This story popped up last year, focusing on Kip Macy’s legal issues. Kip is a BSD developer, contributing to FreeBSD and having worked on checkpoint support in DragonFly. Another side of his story has come to light. He and his wife could use the support, but there is (that I know of) no immediate way to help.
It would be nice if there was some common news source for BSD topics, instead of being an also-ran for Linux; this is an example of where an online community can support its own members, instead of that negative story that has been out for months.
Hammer’s ‘undo’ now has the ability to index and automatically diff historical versions of files for you, thanks to a patch from Joel K. Pettersson. (He’s got more ideas, too.
Mathtew Dillon has added an automatic building and testing environment for AMD64 support. This one command will build an entire boot image, along with qemu to run it in, though some issues with compiling qemu remain. (Related)
Hasso Tepper has updated the DRM code (from FreeBSD) with some caveats.
Please welcome our newest DragonFly developer with commit access: Stathis Kamperis
Simon ‘corecode’ Schubert has a student working on a Linux port of Hammer. This will lead to a breakout of Hammer from the DragonFly tree, too.
Peter Avalos has a large number of changes to libc in his tree. He’d like to have other eyeballs looking at them, so please read over and comment.
If you’re a student, you have from now until the 3rd of April to apply for a Summer of Code slot.
There is, of course, DragonFly project ideas for Google’s Summer of Code. There are also idea pages up for FreeBSD and NetBSD, both also participating this year.
Joerg Sonnenberger is making some structural changes to pkgsrc, the result of which is that you should not mix pkgsrc-wip and pkgsrc-2008Q4 packages.
The next branch, pkgsrc-2009Q1, won’t have that issue. In fact, the preparatory two-week freeze for that branch starts today.
Here’s an article on chiptunes. (What’s that?.) The writing is very exacting, but the page has been liberally sprinkled with video examples of the source material. Read the dry text while being serenaded. Highlights: comparisons of Metallica to a 1988 C64 game, and compilation of crack screens. (via I lost track of it, sorry)
Thanks to Archimedes Gaviola, I’ve changed out the slide presentations (that didn’t work) on the Presentations page.
I’ve also linked all 5 BSDTalk interviews of Matthew Dillon on that page – previously, only one was linked there.
Not only is Hasso Tepper doing regular bulk builds as he fixes up more pkgsrc packages for DragonFly, he’s also posting diffs that show progress. (Every line prefixed with a – is another working package.)
Dmitry Komissaroff has posted a port of wlan, ath_hal and if_ath from FreeBSD. It’s not finished because he lacks the hardware. If you’ve got the hardware, the inclination, or both, please assist.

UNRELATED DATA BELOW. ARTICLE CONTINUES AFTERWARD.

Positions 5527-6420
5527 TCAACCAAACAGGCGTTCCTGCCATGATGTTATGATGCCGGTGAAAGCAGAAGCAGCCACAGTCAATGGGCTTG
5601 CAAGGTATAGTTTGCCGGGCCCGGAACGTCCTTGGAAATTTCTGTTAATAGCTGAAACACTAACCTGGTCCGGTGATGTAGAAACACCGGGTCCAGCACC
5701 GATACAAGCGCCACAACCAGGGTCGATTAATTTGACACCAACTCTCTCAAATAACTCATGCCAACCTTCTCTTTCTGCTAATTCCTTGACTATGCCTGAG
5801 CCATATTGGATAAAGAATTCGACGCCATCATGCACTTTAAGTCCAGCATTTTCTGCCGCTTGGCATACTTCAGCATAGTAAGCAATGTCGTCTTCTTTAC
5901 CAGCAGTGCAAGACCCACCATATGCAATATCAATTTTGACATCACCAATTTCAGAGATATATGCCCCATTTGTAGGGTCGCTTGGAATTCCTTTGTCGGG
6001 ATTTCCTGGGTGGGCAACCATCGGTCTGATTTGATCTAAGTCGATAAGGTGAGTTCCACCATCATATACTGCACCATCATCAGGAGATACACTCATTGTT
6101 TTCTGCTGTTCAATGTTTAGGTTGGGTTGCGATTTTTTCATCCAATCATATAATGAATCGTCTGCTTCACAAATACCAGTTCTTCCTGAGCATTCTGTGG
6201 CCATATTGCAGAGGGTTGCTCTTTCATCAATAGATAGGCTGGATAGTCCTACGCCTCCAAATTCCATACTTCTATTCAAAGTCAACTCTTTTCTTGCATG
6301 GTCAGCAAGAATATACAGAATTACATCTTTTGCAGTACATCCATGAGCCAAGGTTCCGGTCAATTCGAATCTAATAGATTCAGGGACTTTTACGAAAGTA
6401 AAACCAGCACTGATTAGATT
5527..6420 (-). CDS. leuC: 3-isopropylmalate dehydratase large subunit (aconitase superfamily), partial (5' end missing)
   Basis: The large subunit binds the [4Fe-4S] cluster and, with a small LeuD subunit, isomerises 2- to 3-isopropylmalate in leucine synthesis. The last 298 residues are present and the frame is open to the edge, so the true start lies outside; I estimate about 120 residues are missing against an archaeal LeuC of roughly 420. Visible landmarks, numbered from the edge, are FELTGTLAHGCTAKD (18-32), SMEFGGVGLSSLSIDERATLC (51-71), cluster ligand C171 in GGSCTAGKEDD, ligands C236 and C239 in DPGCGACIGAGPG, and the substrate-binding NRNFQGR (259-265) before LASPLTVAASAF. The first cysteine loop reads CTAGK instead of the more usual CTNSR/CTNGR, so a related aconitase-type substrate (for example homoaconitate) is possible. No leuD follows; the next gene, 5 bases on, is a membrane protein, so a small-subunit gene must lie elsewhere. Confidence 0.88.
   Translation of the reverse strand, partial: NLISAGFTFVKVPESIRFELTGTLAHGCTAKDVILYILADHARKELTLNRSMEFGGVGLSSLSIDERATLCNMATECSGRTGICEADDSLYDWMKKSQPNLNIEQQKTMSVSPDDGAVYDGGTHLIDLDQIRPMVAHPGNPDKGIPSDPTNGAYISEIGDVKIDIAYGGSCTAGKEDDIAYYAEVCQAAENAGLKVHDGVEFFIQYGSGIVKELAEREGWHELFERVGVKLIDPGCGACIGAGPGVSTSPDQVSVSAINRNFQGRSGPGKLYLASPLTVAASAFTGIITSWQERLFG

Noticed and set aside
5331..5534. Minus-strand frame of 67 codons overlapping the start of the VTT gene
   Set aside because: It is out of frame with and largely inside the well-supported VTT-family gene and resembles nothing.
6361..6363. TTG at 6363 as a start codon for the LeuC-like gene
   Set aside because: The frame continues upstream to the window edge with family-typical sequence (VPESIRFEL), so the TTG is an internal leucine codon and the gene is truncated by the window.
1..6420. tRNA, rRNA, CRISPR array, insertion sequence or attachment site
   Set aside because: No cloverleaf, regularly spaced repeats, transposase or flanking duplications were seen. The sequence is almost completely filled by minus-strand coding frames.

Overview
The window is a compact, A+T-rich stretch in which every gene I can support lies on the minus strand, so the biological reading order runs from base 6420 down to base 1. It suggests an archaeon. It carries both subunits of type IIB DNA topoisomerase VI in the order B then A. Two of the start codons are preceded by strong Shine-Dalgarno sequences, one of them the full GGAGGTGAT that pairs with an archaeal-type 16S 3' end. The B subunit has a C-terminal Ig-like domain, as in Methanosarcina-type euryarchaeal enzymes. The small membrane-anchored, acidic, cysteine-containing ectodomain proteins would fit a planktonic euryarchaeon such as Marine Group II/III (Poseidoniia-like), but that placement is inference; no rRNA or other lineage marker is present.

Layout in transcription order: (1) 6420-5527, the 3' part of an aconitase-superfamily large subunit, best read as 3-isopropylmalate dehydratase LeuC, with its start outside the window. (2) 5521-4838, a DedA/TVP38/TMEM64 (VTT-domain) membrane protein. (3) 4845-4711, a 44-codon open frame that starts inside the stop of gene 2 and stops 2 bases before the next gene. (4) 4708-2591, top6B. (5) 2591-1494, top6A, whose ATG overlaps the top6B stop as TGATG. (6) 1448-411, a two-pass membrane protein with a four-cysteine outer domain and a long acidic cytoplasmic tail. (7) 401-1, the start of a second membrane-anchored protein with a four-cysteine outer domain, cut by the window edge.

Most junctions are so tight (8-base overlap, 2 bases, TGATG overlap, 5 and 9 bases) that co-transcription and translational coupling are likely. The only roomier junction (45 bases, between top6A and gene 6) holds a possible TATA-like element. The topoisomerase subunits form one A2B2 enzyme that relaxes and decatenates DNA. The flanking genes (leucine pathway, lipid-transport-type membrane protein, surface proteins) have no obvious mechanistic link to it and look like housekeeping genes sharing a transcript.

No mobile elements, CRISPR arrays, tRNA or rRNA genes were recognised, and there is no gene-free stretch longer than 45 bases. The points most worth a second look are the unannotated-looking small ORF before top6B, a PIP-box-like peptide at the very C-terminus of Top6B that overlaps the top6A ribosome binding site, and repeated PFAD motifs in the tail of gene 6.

If you’d like to mentor for DragonFly, as several people have expressed interest, sign yourself up at the Summer of Code site and request mentoring for DragonFly. If you sign up before the 23rd, when students can start applying, you’ll get added to the private mentors mailing list.
DragonFly BSD is a participating organization in Google’s Summer of Code 2009. (See the lists of participating organizations at the Google site.)
I have an announcement message with more details on the mailing lists; the next important date is the 23rd, when students can apply. If you’re a student, start putting your proposal together and talking with others. If you can mentor, sign yourself up on the Google site and request a mentoring spot.
Off the beaten path: Jason Brown is giving a talk called “Paranoid Machines”.
When: Sat, April 4, 7pm – 9pm
Where: 300 Nevins St, Brooklyn
Free. Organized by Machine Project, Los Angeles
Jason Brown’s talk will examine contemporary gnostic mythologies of technology and paranoia, focusing on Vannevar Bush as a self-embodied allegorical emblem of information perversity. Bush’s famed “memex” and the modern UFOs are both hypothetical machines—devices which use association and performativity to spin information out of noise. In modern techno-myths, this process is often represented as an alchemical self-destruction resulting in god-like power. Not coincidentally, all these issues are illustrated with disturbing density and prescience in the 1981 Disney film “Tron.”
This is just old-school enough to be interesting to some readers, and I like to think I find things you won’t see on Reddit or Slashdot. (via my second favorite magazine)
Alex Hornung has done some preliminary work with llvm/clang, and has successfully compiled a GENERIC DragonFly kernel, and completed a buildworld, using it. He also has some very nice notes available detailing the work. There’s potential for cross-BSD work with FreeBSD on this one, too.
If you’re using growisofs (or K3b) to burn your DVDs and having some trouble, here’s some tips that may get it working.